#ocTEL Explorer activity 3.5: evaluating a resource in your area

I thought that this was going to be what ocTEL was all about: Finding The Stuff. ocTEL has, however, proved significantly more useful and substantial. TEL isn’t all about The Stuff: it’s about understanding how The Stuff fits into broader teaching and learning strategies, understanding how learning works, understanding technical issues around using The Stuff (Cable Green), and clarifying intended learning outcomes so that choosing TEL applications/platforms (ie “The Stuff”) is a focussed and finite task. That said, this week we turned to the dauntingly vast  sea of The Stuff to find “a resource in an area which is important in your teaching.”

The subject we teach in my department–Entertainment producing–is specific and reaonably novel, and quick searches around the subject didn’t turn up much on the provided resource banks. That’s not a problem. My teaching team are great at the content knowledge–they know this material and this subject very well–more useful would be finding resources in areas in which we are not experts, such as, for example, critical reflection. Our final-year students in particular undertake significant critical reflection tasks, but none of us is an expert in the area. Specialised staff time is beter spent engaging students with the core subject material. So I decided to search for critical reflection in the resources, looking for material that could support the students in their reflective practice and assessment activities.

Jorum generated three unique links, however, each of them was focussed on a specific discipline: for example, “This resource is aimed primarily at students in healthcare practice to get them to reflect on their experiences and practice.” While it would be possible for me to embed this material into an Entertainment Producing course, saying to students, “when the site says ‘health care professionals’, mentally replace that with ‘entertainment producers’,” this would dimish the material’s credibility, and possibly in students’ minds, its relevance to them. The site at which I looked is CC BY-NC, so I could select only its pages which refer to critical reflection in a generic mode; I would have considered doing this if the resource had been productively interactive rather than straightforwardly informational. As other ocTEL participants have discussed in the forums in relation to this activity, in embedding external material into a university course, care needs to be taken so that it does not appear to students as if the lecturer is simply cutting and pasting simple material found online into the course. There is a fine perceptual line between lecturer as high-quality curator, and lecturer as lazy copier; understanding where this line is is based on each lecturer’s individual understanding of the teaching and learning context and cohort. Understanding this line is a key part of deciding “whether a resource is worth adapting” (ocTEL activity 3.5 question). For this reason, although Jorum generated a couple of reasonably relevant resources, I wouldn’t use either.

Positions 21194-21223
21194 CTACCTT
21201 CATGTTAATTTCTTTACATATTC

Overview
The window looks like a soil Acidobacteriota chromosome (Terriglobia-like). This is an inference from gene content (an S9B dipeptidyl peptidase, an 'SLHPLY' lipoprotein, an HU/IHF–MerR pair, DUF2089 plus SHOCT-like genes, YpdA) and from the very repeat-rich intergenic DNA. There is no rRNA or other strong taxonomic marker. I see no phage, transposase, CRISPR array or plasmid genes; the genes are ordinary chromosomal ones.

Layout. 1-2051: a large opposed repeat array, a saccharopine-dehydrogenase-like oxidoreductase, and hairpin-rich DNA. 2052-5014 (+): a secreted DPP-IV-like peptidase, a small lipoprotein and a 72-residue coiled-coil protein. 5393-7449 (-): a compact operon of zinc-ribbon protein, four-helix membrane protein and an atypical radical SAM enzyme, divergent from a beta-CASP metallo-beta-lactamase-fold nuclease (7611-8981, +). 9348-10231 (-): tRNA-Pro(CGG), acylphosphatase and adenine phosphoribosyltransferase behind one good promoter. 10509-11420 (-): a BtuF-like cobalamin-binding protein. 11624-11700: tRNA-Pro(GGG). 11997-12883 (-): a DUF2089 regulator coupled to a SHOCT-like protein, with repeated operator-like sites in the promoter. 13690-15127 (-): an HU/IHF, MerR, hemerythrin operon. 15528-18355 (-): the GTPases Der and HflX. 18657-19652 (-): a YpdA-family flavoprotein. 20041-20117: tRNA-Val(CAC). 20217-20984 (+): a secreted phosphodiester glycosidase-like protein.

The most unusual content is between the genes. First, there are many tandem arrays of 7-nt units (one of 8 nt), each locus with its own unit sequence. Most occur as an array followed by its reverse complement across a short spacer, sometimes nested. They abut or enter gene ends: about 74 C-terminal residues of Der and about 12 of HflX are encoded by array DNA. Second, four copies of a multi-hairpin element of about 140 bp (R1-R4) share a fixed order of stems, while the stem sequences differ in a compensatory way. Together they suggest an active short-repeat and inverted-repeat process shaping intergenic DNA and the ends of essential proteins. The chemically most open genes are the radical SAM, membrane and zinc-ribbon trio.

Under “critical reflection,” Merlot only generated a couple of discipline-specific items.

I struck gold with LearnHigher, specifically with its Critical Reflection and Thinking area.  The material is CC BY-NC, so resuable and adaptable. The activity is particularly useful.

A YouTube search for “critical reflection” generated around 2100 items, 69 of which were CC licenced. Of the latter, the majority were videos of students from other disciplines doing critical reflection presentations: not particularly useful, especially because we don’t see what marks the students earned for them. This means they can’t easily be used as exemplars. Because YouTube provides only videos, any material found here is necessarily instructional only, rather than interactive or activity-based. I found a couple of videos that I would consider including in a list of resources about critical reflection for students. Including a number of instructional resources about ‘how to do critical reflection’ could be productive in that providing students with a variety of voices and media improves the odds of connecting with students from a variety of learning styles. This was the first time I’d used YouTube’s search filtering option: it was helpful.